When you’re a small business, you will most likely try to work with any client you can get. However in the long-term, this can be detrimental as you may not work well with the client, and they may end up wasting a lot of your precious time. Whilst clients are important to you, you are just as valuable to them.
Not long after working with a new client, you may start to realise that there are difficulties with the way that they operate. We look at some of the problems that can occur.
Do not be too compromising. Especially if you are a small business. You do not want to be taken advantage of and to have loads of extra tasks piled up, or to be charged a lesser rate than your efforts deserve. Clients may not fully understand how much effort you put in, so make sure you communicate this clearly to reach a fair agreement.
If your client works with contingency payment, then this may result in your payment taking an age to come through. If your business is small and you cannot afford long waiting times until you are paid, then you may want to consider working with someone who offers retained payment instead.
Do you regularly get asked to find those all too difficult candidates who are next to impossible to find, and you end up getting nothing back for it? The more this happens, the more money you lose out on and the more time you waste.
Do your clients keep changing the goalposts? Fair enough, not everything stays the same, but when it repeatedly happens, this just becomes too time consuming.
Lack of exclusivity
Does the client work with other recruitment agencies without you knowing? Often, you find yourself putting all of your resources into finding a candidate, only to find that out of nowhere, someone else has found a candidate. In some cases, you aren’t even told straightaway if a candidate has been filled for the role.
Communication may be difficult depending on the client. Keep on top of things by scheduling a regular meeting or phone call.
Be honest from the beginning, so you don’t have any misunderstandings further down the line.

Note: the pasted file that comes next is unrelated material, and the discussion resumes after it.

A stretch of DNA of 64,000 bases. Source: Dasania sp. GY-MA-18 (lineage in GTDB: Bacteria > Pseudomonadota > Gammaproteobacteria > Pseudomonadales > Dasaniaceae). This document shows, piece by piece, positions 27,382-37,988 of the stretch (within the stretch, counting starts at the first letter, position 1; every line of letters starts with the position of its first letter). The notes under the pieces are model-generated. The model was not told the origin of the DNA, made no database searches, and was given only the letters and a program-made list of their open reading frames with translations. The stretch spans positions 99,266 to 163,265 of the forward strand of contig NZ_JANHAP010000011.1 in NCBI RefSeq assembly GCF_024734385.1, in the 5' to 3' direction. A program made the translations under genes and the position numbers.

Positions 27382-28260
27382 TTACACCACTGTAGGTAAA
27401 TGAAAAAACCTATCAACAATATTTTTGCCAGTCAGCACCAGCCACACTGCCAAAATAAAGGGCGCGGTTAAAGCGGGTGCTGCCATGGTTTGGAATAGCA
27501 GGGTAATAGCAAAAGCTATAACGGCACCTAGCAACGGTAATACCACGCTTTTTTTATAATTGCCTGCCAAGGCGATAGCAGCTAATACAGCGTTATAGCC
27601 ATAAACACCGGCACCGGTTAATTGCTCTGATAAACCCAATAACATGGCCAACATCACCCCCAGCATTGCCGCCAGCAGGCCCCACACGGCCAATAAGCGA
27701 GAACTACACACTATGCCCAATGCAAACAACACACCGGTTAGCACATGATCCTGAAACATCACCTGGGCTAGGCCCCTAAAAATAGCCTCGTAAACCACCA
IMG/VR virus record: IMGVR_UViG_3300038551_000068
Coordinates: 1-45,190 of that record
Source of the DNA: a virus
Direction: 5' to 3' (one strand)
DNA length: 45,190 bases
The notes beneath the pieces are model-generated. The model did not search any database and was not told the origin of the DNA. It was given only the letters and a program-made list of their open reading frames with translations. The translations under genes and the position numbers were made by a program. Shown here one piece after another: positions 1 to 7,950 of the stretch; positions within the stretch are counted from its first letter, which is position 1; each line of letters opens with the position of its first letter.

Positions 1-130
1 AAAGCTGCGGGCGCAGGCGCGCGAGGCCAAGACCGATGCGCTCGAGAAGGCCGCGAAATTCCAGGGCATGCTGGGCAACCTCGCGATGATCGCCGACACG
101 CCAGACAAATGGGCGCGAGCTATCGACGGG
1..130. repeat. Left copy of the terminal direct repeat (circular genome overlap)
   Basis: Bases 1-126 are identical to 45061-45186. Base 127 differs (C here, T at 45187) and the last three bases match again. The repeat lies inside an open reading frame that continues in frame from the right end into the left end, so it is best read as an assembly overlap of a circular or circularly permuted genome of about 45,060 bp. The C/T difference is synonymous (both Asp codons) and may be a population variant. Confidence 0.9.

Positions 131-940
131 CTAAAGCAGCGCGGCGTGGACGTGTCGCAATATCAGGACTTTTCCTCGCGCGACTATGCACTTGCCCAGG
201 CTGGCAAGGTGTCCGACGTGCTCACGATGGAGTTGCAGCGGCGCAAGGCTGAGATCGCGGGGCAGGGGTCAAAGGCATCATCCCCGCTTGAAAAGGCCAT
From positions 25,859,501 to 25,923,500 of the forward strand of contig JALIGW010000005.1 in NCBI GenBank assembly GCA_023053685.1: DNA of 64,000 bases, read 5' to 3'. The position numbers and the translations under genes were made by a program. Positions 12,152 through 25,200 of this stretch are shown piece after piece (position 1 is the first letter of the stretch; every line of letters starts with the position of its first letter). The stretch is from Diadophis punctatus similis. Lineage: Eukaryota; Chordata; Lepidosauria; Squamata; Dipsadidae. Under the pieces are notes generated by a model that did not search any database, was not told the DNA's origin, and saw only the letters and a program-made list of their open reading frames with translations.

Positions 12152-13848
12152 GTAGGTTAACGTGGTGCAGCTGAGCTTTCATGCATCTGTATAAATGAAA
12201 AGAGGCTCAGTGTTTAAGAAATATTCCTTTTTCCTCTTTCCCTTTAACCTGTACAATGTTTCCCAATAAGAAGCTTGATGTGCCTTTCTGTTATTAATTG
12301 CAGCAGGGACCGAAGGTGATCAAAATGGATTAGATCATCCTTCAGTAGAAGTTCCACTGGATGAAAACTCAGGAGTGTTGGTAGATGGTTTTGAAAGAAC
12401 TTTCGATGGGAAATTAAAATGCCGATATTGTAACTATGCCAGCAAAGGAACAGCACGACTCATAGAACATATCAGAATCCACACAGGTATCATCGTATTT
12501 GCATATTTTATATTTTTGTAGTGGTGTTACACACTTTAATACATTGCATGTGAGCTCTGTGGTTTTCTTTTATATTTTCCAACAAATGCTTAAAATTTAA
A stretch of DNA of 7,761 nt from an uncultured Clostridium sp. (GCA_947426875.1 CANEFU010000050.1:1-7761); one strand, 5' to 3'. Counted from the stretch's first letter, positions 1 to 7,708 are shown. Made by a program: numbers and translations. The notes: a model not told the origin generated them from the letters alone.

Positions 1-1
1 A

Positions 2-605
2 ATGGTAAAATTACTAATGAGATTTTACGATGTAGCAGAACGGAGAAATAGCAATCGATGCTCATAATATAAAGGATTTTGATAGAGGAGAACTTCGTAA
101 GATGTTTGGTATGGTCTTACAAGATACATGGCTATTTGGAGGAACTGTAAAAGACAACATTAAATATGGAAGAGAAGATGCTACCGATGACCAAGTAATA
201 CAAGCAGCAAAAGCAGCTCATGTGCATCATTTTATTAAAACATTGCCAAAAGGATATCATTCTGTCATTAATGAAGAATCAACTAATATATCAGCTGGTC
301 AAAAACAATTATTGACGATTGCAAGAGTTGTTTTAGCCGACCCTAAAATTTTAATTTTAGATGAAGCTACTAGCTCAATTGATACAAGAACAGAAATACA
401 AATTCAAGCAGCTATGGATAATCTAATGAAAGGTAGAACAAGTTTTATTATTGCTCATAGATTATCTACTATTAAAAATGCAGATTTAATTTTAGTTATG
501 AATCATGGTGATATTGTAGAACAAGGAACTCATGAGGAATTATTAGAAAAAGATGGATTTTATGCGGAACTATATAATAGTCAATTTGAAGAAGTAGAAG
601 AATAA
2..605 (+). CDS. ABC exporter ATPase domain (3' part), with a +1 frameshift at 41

Clash of personality
You can’t expect everyone to get on with you, but having someone who you just cannot get along with can be very draining. Maybe there is one person who works for your client that you don’t get along with. See if there is another contact from the company who can be your regular go-to instead.
When considering which clients you should work with, you should also consider the candidate’s perspective. Is your client a good place to work for? Is there a high turnover? If this is the case, maybe you can give the company feedback as to why things are not working out. If they don’t listen, it’s time to think whether they are the kind of team you can consistently work with in the future.
If you have multiple clients, compare your relationship with each of them, to see what works best for you in a working relationship. Make a note of things which are holding you back, and think of who would make your ideal client.
If you don’t feel you can work with your client long-term, then trying to do everything to please them will only hurt you. Unless you are in a position where you have to rely on the services of a troublesome client to keep your business afloat, we recommend that you take a look at whether your clients are helping or hindering your company’s progress.
If you liked this week’s blog, then you may want to read our previous posts, including how to make an impact on your target audience, are you engaging enough with job applicants, and the employment triangle.
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LinkedIn: Sunrock Recruitment Ltd